These actions went directly against the expressed wishes of local elected officials and the good practices that are known by the local police force. The Washington, DC, metropolitan police are far from perfect – their responses have sometimes been flawed even in the midst of the current uprisings – but if there is one thing DC’s police force knows how to do, it’s how to manage protests so that protestors can exercise their constitutional rights while also keeping the protestors, the community, and the police force safe. Hundreds of thousands of Americans go to DC every year to peaceably assemble and petition the government for redress of grievances, and those cops know how to manage them, just like the New Orleans police force knows how to manage large crowds of drunk partiers.

Again, DC’s police force is far from perfect – they were under a DoJ Consent Decree from 2002-2008 for excessive use of force against black residents – but they have the experience and protocols to handle large scale, tense protests. Those were developed over years when the force was led by Charles Ramsey, a black man, and Cathy Lanier, a white woman. And yes, now that the current police chief is a white man, locals I know report backsliding. (For what it’s worth, if you want a police force that prioritizes community relations and operates under a Protector ethos rather than a Warrior ethos, the data is clear: hire a black man or a woman of any color as your chief and a significant percentage of your overall force.)

What does successfully managing a protest look like? Focusing on de-escalation tactics and the absolute priority of people over property.

De-escalation tactics include things like: officers in their usual uniforms, with their agency, name, and badge number clearly displayed, and their firearms stowed. Riot gear on-site but not on the officers. Setting up and maintaining clear and direct lines of communication with protest organizers. Staying calm and not responding, even when the protesters shout rude things at you. Always remembering that people’s lives are more important than some broken windows.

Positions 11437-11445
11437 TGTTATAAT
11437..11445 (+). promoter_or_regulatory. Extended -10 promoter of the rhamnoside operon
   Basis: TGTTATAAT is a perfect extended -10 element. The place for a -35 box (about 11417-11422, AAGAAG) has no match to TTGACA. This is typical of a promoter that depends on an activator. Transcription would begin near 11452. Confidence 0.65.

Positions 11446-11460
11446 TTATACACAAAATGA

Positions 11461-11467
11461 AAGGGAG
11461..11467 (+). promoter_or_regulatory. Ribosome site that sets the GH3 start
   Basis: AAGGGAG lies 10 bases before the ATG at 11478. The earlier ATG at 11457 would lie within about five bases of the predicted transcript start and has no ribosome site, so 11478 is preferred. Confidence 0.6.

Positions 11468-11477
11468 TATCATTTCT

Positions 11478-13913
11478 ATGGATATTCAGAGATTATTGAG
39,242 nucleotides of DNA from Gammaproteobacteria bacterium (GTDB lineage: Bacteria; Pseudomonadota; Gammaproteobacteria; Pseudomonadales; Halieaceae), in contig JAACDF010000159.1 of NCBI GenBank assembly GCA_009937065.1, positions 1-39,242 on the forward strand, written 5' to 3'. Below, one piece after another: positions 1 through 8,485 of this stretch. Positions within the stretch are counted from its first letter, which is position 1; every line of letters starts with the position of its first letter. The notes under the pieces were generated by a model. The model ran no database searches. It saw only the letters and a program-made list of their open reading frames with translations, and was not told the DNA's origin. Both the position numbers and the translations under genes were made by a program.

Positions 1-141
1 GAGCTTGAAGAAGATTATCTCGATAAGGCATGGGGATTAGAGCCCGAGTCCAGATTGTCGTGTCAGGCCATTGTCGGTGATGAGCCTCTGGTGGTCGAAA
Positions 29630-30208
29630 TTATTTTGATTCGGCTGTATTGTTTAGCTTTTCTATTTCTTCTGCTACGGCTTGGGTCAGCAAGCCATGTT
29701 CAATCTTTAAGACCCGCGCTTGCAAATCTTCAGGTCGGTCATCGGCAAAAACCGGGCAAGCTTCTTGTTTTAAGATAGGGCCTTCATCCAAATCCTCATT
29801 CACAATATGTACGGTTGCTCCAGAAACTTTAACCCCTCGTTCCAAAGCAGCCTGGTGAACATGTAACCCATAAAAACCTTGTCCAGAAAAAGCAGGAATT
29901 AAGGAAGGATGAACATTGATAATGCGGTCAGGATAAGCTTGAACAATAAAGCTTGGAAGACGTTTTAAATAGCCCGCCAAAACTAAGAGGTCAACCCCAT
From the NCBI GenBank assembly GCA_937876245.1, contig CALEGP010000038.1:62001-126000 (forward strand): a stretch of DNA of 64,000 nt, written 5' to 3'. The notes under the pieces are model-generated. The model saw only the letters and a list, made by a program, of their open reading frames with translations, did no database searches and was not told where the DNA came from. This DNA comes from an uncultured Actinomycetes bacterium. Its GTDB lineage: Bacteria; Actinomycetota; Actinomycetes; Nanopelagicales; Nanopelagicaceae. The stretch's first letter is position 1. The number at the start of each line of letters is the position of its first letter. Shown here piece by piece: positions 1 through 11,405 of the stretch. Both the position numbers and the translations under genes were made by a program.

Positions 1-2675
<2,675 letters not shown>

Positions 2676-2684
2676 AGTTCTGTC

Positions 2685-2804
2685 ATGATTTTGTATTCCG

(Oh: and from people I know on the ground? That “American carnage” TrumPutin is always slavering over? Not, for the most part, actually happening. Yes, some windows were broken and some shops were looted the first two nights. And while I don’t think anyone is going to shed tears over broken windows at a Starbucks (or maybe they will – the first Deaf-primary Starbucks in the world was hit Sunday night, much to the consternation of the shop’s neighbors), local and/or black-owned businesses have been hit, too, with black and white community members showing up almost immediately to help clean up, board up broken windows, and get the stores ready to re-open. It’s important to note that eyewitness reports – with video to back it up – are pointing out that much of the vandalism and looting is young white men nowhere near any ongoing protest activity taking advantage of the situation to go wild. In fact, peaceful protesters in DC have actually helped the local police stop and detain vandals who are using this as an excuse to start shit. According to my local contacts, this is nowhere near 1968.)

Instead, we have awful images of military vehicles on the streets of DC, a heavy National Guard presence at the Lincoln Memorial, non-local law enforcement personnel with their agencies and even their names and badge numbers obscured on the streets, and TrumPutin finally getting his wall, only it’s around The People’s House, where he cowers in the basement bunker like the coward he is.

How could TrumPutin get away with this?

After all, he couldn’t force the New York National Guard to do jackshit in response to widespread looting in NYC. (The looting in DC was always sporadic and appears to have been over for several days.)

He couldn’t deploy the military to the streets of Omaha, even though a peaceful protestor was killed by police there. (No protestors have been killed in DC.)

He couldn’t threaten to instigate federalizing the police force in Louisville, despite the fact that the police there shot a local black business owner and community activist who was well known for FEEDING COPS FOR FREE. (No business owners have been killed in DC.)

He can do this because 706,000 of our fellow Americans who live in Washington, DC, are second-class citizens who lack equal representation.